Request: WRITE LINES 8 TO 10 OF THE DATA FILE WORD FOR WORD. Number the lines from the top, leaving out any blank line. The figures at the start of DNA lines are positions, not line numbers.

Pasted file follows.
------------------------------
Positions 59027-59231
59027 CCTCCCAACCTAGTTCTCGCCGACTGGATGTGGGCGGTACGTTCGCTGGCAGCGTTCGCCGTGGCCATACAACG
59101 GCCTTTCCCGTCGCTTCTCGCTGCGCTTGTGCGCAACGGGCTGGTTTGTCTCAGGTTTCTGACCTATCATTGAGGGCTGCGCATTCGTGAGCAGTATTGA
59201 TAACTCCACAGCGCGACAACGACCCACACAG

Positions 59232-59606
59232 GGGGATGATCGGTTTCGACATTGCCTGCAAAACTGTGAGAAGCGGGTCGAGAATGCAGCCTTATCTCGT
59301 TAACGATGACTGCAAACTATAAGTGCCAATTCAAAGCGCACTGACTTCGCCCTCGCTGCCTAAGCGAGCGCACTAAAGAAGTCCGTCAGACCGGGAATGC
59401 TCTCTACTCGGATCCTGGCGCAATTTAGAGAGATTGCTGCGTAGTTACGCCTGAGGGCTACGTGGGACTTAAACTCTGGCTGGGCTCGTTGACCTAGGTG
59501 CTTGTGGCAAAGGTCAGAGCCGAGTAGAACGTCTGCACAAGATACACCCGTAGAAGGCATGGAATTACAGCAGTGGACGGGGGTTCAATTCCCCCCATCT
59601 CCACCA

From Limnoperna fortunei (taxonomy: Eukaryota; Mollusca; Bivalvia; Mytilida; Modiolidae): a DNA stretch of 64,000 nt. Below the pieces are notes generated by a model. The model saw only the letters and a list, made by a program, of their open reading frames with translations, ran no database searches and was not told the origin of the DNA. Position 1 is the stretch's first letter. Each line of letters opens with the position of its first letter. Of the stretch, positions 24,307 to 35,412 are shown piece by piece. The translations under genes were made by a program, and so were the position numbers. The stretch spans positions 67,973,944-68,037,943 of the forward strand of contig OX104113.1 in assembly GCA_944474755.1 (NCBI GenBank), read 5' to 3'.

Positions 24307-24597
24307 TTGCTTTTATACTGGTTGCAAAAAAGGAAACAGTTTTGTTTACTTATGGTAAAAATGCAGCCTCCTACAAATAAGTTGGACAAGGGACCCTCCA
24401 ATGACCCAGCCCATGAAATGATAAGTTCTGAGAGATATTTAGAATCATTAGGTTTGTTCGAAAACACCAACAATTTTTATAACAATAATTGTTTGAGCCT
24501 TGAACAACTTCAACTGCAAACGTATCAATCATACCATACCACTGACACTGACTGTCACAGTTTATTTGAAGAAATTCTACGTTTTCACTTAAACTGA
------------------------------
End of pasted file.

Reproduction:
59401 TCTCTACTCGGATCCTGGCGCAATTTAGAGAGATTGCTGCGTAGTTACGCCTGAGGGCTACGTGGGACTTAAACTCTGGCTGGGCTCGTTGACCTAGGTG
59501 CTTGTGGCAAAGGTCAGAGCCGAGTAGAACGTCTGCACAAGATACACCCGTAGAAGGCATGGAATTACAGCAGTGGACGGGGGTTCAATTCCCCCCATCT
59601 CCACCA